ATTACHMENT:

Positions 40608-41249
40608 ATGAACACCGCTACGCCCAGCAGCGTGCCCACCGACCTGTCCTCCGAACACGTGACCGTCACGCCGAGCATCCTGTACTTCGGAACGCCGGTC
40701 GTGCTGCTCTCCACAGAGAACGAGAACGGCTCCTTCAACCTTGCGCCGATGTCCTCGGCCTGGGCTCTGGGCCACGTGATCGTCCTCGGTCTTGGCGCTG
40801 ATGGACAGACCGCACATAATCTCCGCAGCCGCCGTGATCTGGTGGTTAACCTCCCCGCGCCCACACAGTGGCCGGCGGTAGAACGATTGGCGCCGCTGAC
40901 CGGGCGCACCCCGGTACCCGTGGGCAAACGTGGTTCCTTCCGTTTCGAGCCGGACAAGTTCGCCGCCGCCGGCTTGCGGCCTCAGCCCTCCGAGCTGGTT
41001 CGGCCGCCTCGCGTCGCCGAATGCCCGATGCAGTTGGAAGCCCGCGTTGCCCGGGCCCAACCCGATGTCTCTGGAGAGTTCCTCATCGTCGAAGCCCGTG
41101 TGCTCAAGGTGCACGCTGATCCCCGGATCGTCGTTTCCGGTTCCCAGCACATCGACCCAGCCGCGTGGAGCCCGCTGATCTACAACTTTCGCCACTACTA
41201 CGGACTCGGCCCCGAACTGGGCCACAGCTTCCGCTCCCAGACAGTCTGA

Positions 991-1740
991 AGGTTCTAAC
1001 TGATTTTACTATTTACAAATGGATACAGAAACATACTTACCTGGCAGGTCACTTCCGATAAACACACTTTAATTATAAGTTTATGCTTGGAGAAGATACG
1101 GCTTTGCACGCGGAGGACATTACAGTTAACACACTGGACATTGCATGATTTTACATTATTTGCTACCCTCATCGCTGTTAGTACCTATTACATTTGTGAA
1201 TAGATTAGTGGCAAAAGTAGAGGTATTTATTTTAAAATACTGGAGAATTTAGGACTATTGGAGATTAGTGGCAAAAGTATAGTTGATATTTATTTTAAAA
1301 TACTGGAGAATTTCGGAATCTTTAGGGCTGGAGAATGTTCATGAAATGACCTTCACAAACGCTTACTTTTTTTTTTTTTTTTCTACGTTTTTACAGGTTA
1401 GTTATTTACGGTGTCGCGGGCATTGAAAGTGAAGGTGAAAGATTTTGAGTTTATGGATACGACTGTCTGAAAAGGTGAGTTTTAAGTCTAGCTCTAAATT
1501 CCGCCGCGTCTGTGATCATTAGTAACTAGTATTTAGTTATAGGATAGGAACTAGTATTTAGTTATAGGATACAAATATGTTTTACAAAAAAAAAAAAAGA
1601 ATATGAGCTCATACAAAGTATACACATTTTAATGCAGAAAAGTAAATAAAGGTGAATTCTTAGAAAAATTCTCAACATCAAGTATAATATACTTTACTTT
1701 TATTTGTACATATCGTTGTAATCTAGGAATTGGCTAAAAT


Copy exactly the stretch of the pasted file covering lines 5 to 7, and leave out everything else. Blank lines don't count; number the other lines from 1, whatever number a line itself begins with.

40901 CGGGCGCACCCCGGTACCCGTGGGCAAACGTGGTTCCTTCCGTTTCGAGCCGGACAAGTTCGCCGCCGCCGGCTTGCGGCCTCAGCCCTCCGAGCTGGTT
41001 CGGCCGCCTCGCGTCGCCGAATGCCCGATGCAGTTGGAAGCCCGCGTTGCCCGGGCCCAACCCGATGTCTCTGGAGAGTTCCTCATCGTCGAAGCCCGTG
41101 TGCTCAAGGTGCACGCTGATCCCCGGATCGTCGTTTCCGGTTCCCAGCACATCGACCCAGCCGCGTGGAGCCCGCTGATCTACAACTTTCGCCACTACTA